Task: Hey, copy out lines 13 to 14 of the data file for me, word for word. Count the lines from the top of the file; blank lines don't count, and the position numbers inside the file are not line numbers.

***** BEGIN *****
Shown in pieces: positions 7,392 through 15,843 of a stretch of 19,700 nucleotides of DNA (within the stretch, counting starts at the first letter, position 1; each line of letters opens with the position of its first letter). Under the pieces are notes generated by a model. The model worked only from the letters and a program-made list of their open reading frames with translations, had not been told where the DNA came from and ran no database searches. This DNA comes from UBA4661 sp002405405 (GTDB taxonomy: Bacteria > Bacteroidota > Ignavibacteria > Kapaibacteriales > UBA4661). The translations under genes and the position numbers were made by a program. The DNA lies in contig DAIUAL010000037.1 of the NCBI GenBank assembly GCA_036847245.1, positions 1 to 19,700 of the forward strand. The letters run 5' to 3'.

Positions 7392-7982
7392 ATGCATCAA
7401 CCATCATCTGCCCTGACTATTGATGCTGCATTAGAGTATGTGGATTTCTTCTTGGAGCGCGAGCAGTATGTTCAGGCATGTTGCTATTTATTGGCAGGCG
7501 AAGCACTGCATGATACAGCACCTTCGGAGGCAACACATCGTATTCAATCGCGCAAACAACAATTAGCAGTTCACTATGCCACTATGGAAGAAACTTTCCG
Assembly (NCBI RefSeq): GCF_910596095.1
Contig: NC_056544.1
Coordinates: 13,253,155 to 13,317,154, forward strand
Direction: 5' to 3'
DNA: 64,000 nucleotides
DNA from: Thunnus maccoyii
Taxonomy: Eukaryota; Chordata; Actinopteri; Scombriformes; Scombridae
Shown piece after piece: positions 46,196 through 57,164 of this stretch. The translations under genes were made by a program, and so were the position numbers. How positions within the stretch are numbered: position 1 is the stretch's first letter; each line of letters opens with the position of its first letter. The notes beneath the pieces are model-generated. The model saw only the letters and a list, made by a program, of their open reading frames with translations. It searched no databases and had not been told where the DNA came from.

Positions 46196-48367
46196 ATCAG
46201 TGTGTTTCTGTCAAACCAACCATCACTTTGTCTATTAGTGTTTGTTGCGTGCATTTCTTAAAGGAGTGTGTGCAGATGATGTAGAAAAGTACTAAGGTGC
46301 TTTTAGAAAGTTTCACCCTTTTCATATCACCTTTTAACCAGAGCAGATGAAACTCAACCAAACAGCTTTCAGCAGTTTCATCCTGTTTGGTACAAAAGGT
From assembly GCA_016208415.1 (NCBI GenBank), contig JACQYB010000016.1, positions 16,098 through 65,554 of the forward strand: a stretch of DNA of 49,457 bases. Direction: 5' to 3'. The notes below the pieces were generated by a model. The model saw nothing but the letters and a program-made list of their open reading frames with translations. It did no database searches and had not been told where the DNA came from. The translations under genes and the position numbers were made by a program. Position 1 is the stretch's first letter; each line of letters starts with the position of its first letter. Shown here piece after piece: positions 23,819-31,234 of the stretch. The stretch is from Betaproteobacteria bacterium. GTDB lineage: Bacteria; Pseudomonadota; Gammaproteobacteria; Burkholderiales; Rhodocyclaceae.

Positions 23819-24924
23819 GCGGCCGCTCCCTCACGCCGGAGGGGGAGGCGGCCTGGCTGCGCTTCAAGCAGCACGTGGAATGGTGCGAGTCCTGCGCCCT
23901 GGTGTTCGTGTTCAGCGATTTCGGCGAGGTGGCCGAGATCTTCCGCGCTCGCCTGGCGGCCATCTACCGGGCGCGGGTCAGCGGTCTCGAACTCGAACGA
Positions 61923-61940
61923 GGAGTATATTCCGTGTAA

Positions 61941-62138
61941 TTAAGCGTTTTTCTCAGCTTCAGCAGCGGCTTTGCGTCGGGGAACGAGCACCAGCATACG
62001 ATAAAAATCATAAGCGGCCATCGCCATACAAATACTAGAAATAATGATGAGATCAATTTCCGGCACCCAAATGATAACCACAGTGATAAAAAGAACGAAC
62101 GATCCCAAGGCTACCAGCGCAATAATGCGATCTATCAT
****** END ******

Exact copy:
Shown piece after piece: positions 46,196 through 57,164 of this stretch. The translations under genes were made by a program, and so were the position numbers. How positions within the stretch are numbered: position 1 is the stretch's first letter; each line of letters opens with the position of its first letter. The notes beneath the pieces are model-generated. The model saw only the letters and a list, made by a program, of their open reading frames with translations. It searched no databases and had not been told where the DNA came from.

Positions 46196-48367